While everyone was focused on the election in Greece, another European country held elections that also may have far-reaching implications.
On Sunday, France put an exclamation point on May’s victory by François Hollande in the presidential election by giving an outright majority to his Socialist Party and their allies in the National Assembly, which is much like the House of Representatives.
The Socialists won 280 seats out of 577, and along with a few small allied parties, easily have more than 50% of the seats. The Socialists gained 94 seats since the last election, while the conservative UMP, the party of former President Nicolas Sarkozy, saw a precipitous drop of 119 seats.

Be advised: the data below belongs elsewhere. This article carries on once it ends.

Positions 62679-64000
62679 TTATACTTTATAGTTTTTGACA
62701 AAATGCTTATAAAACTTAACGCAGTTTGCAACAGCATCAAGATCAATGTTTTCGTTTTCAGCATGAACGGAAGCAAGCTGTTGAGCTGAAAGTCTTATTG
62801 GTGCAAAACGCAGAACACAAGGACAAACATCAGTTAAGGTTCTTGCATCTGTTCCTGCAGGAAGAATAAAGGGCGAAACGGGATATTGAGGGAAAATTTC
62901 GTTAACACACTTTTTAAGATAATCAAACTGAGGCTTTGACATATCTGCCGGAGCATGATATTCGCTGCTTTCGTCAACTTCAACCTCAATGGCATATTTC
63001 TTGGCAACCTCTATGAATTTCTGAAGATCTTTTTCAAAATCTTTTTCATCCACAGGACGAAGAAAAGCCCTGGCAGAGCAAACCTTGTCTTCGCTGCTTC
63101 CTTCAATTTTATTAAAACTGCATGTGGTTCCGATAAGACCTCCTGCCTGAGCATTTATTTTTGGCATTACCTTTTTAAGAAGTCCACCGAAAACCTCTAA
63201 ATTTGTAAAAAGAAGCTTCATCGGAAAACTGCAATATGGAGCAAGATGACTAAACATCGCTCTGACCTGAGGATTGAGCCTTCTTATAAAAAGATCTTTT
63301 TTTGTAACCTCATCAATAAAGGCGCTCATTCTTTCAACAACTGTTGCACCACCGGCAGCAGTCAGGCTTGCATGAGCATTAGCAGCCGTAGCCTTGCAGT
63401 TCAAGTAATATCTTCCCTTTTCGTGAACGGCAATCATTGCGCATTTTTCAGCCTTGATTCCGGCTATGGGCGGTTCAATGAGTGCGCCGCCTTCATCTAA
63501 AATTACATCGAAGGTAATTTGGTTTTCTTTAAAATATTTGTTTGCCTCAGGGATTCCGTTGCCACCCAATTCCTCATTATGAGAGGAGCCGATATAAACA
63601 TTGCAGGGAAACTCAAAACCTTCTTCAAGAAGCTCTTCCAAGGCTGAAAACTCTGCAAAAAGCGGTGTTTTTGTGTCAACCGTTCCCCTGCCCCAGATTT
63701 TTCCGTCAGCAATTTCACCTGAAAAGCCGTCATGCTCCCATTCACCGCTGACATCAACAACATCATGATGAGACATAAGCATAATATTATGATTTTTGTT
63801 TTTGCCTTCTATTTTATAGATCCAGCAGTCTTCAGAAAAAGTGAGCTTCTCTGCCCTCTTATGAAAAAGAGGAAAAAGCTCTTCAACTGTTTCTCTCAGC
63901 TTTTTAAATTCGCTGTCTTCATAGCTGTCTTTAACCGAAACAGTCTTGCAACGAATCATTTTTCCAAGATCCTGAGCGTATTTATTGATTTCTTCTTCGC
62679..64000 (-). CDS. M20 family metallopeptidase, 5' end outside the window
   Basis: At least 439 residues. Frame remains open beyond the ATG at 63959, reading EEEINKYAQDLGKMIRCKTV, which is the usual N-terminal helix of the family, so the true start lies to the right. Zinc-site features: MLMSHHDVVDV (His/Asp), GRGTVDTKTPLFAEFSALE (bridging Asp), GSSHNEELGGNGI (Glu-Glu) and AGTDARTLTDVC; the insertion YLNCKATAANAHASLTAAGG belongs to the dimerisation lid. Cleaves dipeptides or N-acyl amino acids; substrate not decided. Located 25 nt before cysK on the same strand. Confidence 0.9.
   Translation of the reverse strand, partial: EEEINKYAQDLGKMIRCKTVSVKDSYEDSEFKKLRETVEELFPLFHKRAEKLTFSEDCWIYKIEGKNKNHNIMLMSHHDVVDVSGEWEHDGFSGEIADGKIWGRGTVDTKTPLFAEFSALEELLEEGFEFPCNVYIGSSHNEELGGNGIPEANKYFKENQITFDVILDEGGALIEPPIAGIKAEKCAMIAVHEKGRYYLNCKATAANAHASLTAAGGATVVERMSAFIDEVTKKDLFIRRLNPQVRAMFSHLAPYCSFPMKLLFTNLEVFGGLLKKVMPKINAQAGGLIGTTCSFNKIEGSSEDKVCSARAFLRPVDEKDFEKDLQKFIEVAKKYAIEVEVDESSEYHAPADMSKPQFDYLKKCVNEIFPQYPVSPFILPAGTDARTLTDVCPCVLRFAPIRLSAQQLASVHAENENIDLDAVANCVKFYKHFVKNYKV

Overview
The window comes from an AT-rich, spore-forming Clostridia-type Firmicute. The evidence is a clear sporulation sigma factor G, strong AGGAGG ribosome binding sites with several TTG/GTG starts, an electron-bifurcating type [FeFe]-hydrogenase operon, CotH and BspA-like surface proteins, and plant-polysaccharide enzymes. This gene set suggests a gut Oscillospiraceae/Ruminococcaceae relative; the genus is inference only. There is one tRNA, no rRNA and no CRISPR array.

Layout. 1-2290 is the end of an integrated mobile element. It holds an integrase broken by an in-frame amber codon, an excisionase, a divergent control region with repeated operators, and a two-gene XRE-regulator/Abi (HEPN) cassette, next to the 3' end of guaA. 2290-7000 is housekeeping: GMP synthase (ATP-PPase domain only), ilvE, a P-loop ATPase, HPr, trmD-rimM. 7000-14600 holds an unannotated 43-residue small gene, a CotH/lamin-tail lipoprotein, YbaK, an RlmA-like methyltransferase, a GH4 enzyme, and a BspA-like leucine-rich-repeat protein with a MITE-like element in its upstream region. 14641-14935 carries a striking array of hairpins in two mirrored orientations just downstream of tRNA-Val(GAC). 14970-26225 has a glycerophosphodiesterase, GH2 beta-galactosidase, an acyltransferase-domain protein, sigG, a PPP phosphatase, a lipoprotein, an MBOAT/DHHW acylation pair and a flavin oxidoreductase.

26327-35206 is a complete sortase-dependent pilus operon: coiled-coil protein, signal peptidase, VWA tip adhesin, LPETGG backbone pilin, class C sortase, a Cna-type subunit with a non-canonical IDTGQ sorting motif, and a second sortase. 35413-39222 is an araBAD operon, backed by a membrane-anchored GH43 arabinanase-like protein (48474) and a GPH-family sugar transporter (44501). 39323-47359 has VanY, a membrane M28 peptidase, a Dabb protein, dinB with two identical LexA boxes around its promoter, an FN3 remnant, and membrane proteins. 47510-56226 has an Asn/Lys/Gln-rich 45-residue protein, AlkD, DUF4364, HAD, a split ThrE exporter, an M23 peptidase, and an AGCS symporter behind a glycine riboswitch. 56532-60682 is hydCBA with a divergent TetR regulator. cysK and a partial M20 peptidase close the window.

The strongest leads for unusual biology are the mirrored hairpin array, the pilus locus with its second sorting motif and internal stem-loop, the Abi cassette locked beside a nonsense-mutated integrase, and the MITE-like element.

This means that Hollande, who edged out better-known candidates to get the Socialist nomination, now appears to be in an unassailable position. He can get almost anything he wants through the legislature.
Hollande already has said he will fulfill a campaign promise and move back the retirement age for many French workers to 60; one of Sarkozy’s signature “reforms” was to raise it to 62. Hollande also has become a thorn in German Chancellor Angela Merkel’s side, breaking the famed “Merkozy” alliance, isolating Germany within Europe and pressuring Merkel to ease austerity for financially troubled countries like Greece and Spain.
But he also has the flexibility to make concessions to the European Union if France starts running into some of the same problems as Spain or Italy.
Already its debt has been downgraded and its financial condition is not expected to improve. France’s obligations as one of the pillars of the EU and the second biggest economy in the euro zone will only increase if it needs to chip in more aid to Spain or Italy. Its banks already look pretty vulnerable.
So, tough decisions may be ahead for François Hollande. Let’s see how solid his majority looks in, say, a year or two.